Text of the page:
Story: one time around 1980 my folks were night skiing at a PA ski area which was laid out with the base lodge and parking lot at top of mountain. They stopped at a slopeside/midstation house that a friend was renting and began to do a little partying, lost track of time and realized the ski area was closing. They skied from house to midstation loading point. There was no attendant and all was dark, but lift was still running and they got on an empty chair and rode up about 1/3 mile to top of mountain where their car was parked. A ski patroler and/or lift attendant was standing at the top and pulled their season passes. My dad had to plead and cajole mtn manager to get the passes back the next day. The manager was very angry.
Would you agree that in a situation like this it is possible they could have been stuck on the lift all night? In that case I suppose their best chance would be to scream for help or hope a groomer drove by and they got his attention?? There was a popular ski run under the part of the liftline they rode over, but much of that ride is 30 feet off the ground.
skipatrol40s
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Posted: Nov 28, 2009 - 4:30 PM GMT
Edited: Nov 28, 2009 - 4:33 PM GMT

Basic rule of thumb. If a lift attendant is not present when you load a ski lift than nobody knows your on the lift. If nobody knows your on the lift than be prepared to spend the night on the lift.

It should also be noted that lift attendants may leave the lift running for snowmakers at the end of the day. Night shift snowmakers will ride the lift up and walk down to attend to the snow guns. Obviously the snowmakers may shut the lift down at anytime.

BTW In many cases snowmakers do more real lift evacuations with ropes than ski patrol. Its common for snow makers at night to make ice on the cable and tower switches that cause the lift to be stopped with snowmakers on the lift. When that happens at night, snowmakers will get out the lift evacuation ropes to get their fellow snowmakers off the lift.

skipatrol40s
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Posted: Nov 28, 2009 - 5:12 PM GMT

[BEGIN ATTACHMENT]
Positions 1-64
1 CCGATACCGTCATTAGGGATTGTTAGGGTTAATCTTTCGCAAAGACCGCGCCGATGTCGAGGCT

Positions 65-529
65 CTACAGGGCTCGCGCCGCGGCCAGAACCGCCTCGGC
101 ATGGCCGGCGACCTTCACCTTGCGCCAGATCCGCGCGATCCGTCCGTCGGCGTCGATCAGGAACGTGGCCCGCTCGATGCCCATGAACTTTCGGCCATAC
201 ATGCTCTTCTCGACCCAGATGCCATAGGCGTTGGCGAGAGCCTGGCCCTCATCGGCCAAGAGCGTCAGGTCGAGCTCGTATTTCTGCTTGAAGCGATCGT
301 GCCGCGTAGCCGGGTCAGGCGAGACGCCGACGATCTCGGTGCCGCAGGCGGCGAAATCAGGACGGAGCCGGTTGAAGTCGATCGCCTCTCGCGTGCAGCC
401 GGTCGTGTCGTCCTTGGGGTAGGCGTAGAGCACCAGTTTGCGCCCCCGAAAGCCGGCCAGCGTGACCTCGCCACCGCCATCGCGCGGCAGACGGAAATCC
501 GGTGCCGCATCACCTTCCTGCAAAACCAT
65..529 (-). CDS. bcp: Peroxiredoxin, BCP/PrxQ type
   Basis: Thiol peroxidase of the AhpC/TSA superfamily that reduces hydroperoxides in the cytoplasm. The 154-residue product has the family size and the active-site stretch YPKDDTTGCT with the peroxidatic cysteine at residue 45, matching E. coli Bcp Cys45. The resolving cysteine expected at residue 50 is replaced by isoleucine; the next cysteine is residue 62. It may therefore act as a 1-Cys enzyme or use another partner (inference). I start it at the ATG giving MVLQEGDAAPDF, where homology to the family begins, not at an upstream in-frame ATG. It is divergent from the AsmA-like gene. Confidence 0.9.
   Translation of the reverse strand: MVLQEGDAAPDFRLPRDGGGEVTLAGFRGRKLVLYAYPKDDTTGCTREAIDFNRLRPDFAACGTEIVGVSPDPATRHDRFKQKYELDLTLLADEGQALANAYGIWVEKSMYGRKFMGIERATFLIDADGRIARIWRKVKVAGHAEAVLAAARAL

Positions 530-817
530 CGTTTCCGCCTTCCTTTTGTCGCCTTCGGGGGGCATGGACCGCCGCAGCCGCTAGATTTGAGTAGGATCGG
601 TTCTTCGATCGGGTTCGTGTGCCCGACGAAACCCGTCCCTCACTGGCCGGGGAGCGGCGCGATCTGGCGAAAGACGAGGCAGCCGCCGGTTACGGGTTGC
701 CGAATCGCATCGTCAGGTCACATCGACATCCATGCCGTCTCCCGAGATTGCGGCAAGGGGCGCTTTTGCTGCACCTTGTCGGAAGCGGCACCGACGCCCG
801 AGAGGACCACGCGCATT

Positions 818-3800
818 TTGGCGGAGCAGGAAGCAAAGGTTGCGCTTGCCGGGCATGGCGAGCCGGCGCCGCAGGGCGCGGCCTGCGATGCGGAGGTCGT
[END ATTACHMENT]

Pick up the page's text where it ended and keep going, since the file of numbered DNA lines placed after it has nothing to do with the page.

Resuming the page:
Edited: Nov 28, 2009 - 5:17 PM GMT

Some classical chair lift links.

Classic Roll Back chair lift test video. Don't worry there is at least three fail safe mechanisms in place to prevent roll back. Your 25 foot roll back is very strange. In addition to various breaking systems there is also a fail safe metal ratchet system that prevents roll back.

This child raised his feet over the emergency stop bar when his backpack got stuck on the chair and he could not get off the lift. I believe the distracted lift attendant was on the phone (not cell phone) at the time. This child was fine and was on the today show a few days later.

This is why you don't hang out at top of the lift scratching yourself
Jonni
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Posted: Nov 29, 2009 - 3:31 PM GMT

Quote:
Good article and good post by SP40. I enjoyed the glossary and photos. Dumb question from an old gaper: what prevents a typical chairlift from spinning backwards out of control? This is a newbies biggest fear when a lift suddenly stops. Will it start going backwards at 50mph?


All lifts have some sort of a rollback prevention device that prevents the lift from rolling back, either at all or only a little bit. This rollback device is actually only used when an emergency stop has been activated. On newer lifts this can be an additional bullwheel brake (basically a big clamp on the bullwheel at drive that clamps on seconds after the lift is stopped). Specifically on CTEC or Garaventa/CTEC lifts you will hear a ticking noise at the drive, which is actually the anti-rollback device. It's simply a little piece of metal that is constantly in contact with the bullwheel that only allows it to turn in one direction. The anti-rollback device can also be a series of teeth that are dropped onto opposing teeth on the bullwheel that lock together if the bullwheel starts to rollback. See photo below:



During normal operation however, there is actually very little braking going on when a lift stops during a normal stop. Normal stops are used for most stops on a lift as it's less wear and tear on a lift and will stop the lift with the same stopping distance and stopping time every time regardless of load. Emergency brakes/anti-rollback devices will stop the lift faster or slower than the normal stop depending on how the brake/rollback is adjusted.

When a normal stop has been activated, the drive of the lift decelerates the motor at a controlled pace to 0fpm (feet per minute) until at which time the service brake (a disc brake that acts on the drive shaft between the motor and gearbox) clamps shut to keep the lift stopped and prevent it from rolling back. I'll see if I have a photo somewhere of the service brake.

__________
Fall Line n. Imaginary line following the most direct path down a slope that skiers continuously traverse on a run, often stopping at other invisible slope features along the way like the Tumble Lane, the Stagger Path and the Topple Zone.
jimk
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Posted: Dec 18, 2009 - 1:40 PM GMT

Quote:
Good article and good post by SP40. I enjoyed the glossary and photos. Dumb question from an old gaper: what prevents a typical chairlift from spinning backwards out of control? This is a newbies biggest fear when a lift suddenly stops. Will it start going backwards at 50mph?
I have been on lifts that stopped for one reason or another and just before restart they would start to go backwards for 25 feet, then move forward in normal manner. What was that all about?
.


Did you guys hear about what happened at a Wisconsin ski area last night?
lift malfunction backwards, many injured